I have a great deal of respect for Aaron Kremer on a bunch of levels.
As an entrepreneur he took the ultimate risk. He saw a town hungry for a new source of daily business news and went after it. He bootstrapped an online news site, Richmond BizSense, went head-to-head with the Times-Dispatch’s “incredible shrinking business section,” and now claims more than 3,000 daily subscribers with a goal of more than doubling that number.
As a PR guy looking for a place to pitch local business stories, and as someone who cares deeply about the success of the greater Richmond business community, Richmond BizSense’s success is very important to me. And it should be very important to others who share in those aspirations.
It also took some guts when he recently admitted to the hundreds in attendance at the Social Media Club Richmond meeting that he didn’t use Twitter and wasn’t quite sure about its value. Sort of like eating a porterhouse while a the podium of a vegan convention. Not many friends are made.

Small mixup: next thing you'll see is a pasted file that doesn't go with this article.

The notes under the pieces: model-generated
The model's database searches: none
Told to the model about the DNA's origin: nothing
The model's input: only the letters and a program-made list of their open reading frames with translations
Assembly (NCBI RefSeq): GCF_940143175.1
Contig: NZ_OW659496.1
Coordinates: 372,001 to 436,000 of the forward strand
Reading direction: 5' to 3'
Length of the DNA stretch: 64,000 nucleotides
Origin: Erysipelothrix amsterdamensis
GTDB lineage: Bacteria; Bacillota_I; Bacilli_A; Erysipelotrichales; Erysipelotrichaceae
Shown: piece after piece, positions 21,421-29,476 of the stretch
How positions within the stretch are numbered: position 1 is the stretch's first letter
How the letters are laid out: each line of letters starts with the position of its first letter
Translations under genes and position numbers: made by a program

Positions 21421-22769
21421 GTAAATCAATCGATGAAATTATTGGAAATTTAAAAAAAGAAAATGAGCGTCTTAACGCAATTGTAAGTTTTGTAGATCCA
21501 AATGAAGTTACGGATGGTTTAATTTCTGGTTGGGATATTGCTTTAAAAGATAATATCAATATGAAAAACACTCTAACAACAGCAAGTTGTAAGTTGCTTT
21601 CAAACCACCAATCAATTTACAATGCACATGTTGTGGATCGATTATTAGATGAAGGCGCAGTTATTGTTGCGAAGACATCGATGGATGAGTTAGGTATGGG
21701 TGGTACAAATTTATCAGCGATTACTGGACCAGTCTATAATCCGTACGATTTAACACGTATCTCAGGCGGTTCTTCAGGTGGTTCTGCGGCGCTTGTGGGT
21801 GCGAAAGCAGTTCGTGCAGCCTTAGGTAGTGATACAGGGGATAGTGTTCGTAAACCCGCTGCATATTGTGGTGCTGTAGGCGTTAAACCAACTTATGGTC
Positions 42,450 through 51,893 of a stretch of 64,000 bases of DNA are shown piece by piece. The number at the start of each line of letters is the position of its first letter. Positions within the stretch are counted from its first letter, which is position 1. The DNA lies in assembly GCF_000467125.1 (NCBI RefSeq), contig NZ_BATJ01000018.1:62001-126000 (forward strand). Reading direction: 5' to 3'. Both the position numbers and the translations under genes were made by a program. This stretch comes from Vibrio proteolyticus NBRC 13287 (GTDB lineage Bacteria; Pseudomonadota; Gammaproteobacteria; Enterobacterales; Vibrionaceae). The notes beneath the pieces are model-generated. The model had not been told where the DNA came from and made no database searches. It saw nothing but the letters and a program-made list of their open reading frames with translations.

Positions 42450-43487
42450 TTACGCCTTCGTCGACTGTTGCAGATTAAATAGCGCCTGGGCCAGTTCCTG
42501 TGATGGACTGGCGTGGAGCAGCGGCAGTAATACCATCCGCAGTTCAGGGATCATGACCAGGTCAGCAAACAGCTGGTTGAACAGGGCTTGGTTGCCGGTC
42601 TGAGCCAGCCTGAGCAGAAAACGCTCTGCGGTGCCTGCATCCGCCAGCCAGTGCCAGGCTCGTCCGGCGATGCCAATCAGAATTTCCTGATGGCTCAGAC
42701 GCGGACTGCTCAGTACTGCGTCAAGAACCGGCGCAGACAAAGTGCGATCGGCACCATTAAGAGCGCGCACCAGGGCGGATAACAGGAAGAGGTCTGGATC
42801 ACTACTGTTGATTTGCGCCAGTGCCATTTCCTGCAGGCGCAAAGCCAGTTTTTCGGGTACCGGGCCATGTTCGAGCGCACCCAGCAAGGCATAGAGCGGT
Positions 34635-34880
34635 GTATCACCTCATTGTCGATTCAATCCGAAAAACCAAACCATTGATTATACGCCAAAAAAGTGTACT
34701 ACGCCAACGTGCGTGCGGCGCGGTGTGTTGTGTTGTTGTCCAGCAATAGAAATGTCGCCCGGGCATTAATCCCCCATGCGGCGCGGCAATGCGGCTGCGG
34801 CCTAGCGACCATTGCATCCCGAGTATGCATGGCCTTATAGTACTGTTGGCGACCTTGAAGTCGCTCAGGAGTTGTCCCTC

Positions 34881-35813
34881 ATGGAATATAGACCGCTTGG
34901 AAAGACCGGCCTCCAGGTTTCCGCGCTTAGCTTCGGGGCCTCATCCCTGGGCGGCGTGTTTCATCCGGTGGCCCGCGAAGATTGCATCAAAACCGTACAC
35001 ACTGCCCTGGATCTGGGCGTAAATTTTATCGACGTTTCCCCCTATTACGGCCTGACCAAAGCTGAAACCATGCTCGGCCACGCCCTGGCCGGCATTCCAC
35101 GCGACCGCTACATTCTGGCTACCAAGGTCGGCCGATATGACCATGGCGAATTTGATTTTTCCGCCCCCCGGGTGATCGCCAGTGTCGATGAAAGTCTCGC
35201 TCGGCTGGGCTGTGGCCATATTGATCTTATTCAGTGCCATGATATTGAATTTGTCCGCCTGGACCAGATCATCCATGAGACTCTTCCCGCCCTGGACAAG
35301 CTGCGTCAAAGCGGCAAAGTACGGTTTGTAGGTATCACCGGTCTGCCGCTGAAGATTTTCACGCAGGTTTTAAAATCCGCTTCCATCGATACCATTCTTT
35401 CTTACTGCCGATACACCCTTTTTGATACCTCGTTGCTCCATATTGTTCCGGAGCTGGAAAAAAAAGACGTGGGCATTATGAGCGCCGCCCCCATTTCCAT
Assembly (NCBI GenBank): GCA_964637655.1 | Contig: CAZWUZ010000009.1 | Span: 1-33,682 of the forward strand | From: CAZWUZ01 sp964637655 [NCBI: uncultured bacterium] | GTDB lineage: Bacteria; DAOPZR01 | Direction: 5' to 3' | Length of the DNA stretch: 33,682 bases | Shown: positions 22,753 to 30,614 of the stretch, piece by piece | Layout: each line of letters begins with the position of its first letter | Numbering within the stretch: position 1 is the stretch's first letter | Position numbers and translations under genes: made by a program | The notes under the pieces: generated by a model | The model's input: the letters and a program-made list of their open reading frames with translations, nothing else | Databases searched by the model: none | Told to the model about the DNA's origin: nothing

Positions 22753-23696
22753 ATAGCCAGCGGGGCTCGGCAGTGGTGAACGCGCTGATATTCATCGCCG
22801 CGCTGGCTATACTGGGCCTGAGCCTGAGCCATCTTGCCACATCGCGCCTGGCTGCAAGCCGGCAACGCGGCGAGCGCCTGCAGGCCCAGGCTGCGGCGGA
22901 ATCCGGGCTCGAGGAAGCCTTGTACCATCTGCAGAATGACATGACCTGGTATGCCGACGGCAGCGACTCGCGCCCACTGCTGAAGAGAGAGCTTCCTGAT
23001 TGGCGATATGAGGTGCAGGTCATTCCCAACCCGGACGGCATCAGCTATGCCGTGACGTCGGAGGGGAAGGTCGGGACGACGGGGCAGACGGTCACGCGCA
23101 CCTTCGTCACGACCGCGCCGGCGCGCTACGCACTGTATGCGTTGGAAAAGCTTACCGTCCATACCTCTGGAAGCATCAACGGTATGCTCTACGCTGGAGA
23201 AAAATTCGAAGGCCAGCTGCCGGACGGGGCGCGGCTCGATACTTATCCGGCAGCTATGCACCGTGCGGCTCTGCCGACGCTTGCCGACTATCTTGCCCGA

To his credit, he quickly got a Twitter account @akbizsense (103 followers as of this post), offered up a guest column spot to 93 Octane’s John Lindner on the importance of Twitter, and dispatched reporter David Larter to write a series of articles on social media, one on local marketing firms, and one on folks participating on social networking in Richmond.
While the reporting has been solid, my fear is there is an opportunity being missed. These social media roundups have been done before by other news organizations, most recently by the Times-Dispatch. What is really missing is a story on whether social media really works as an addition to the marketing mix.
Richmond BizSense has a great opportunity to do the quintessential story on social media.
A story about themselves.
Kremer has admitted publicly that they are later than most to the party and they are clearly trying to catch up. Why not dive in full force and chronicle those adventures. Report the good with the bad. Use social media as a reporting tool as others have and also as a business tool to try to grow the subscription base.
And report about it along the way. Tell the story of a small business that is adopting social media and whether it works (or doesn’t).
That is the story I would like to see, and the type of journalism that online outlets like Richmond BizSense can provide that others can’t.
What do you think?